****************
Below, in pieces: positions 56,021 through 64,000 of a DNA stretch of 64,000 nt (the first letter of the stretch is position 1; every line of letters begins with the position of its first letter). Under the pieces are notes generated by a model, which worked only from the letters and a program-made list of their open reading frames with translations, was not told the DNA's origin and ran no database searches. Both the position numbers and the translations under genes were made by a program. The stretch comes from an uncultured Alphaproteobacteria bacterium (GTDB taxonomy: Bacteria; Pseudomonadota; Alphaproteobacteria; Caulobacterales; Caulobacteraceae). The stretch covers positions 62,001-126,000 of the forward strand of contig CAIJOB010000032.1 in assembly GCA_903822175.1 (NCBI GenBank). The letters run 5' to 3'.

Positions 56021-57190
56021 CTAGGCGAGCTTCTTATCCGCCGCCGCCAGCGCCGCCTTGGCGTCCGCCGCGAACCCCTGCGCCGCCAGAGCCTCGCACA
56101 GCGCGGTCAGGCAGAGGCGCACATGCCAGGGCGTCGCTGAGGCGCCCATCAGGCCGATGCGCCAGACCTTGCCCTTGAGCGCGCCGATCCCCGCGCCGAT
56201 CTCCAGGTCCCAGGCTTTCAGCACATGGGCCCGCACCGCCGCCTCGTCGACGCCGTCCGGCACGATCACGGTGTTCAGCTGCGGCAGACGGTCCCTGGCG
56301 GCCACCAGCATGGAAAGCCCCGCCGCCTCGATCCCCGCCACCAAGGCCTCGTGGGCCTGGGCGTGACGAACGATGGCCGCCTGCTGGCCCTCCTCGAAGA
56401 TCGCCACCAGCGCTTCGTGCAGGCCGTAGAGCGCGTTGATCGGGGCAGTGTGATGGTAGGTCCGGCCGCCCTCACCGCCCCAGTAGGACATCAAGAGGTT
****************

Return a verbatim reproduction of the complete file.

Below, in pieces: positions 56,021 through 64,000 of a DNA stretch of 64,000 nt (the first letter of the stretch is position 1; every line of letters begins with the position of its first letter). Under the pieces are notes generated by a model, which worked only from the letters and a program-made list of their open reading frames with translations, was not told the DNA's origin and ran no database searches. Both the position numbers and the translations under genes were made by a program. The stretch comes from an uncultured Alphaproteobacteria bacterium (GTDB taxonomy: Bacteria; Pseudomonadota; Alphaproteobacteria; Caulobacterales; Caulobacteraceae). The stretch covers positions 62,001-126,000 of the forward strand of contig CAIJOB010000032.1 in assembly GCA_903822175.1 (NCBI GenBank). The letters run 5' to 3'.

Positions 56021-57190
56021 CTAGGCGAGCTTCTTATCCGCCGCCGCCAGCGCCGCCTTGGCGTCCGCCGCGAACCCCTGCGCCGCCAGAGCCTCGCACA
56101 GCGCGGTCAGGCAGAGGCGCACATGCCAGGGCGTCGCTGAGGCGCCCATCAGGCCGATGCGCCAGACCTTGCCCTTGAGCGCGCCGATCCCCGCGCCGAT
56201 CTCCAGGTCCCAGGCTTTCAGCACATGGGCCCGCACCGCCGCCTCGTCGACGCCGTCCGGCACGATCACGGTGTTCAGCTGCGGCAGACGGTCCCTGGCG
56301 GCCACCAGCATGGAAAGCCCCGCCGCCTCGATCCCCGCCACCAAGGCCTCGTGGGCCTGGGCGTGACGAACGATGGCCGCCTGCTGGCCCTCCTCGAAGA
56401 TCGCCACCAGCGCTTCGTGCAGGCCGTAGAGCGCGTTGATCGGGGCAGTGTGATGGTAGGTCCGGCCGCCCTCACCGCCCCAGTAGGACATCAAGAGGTT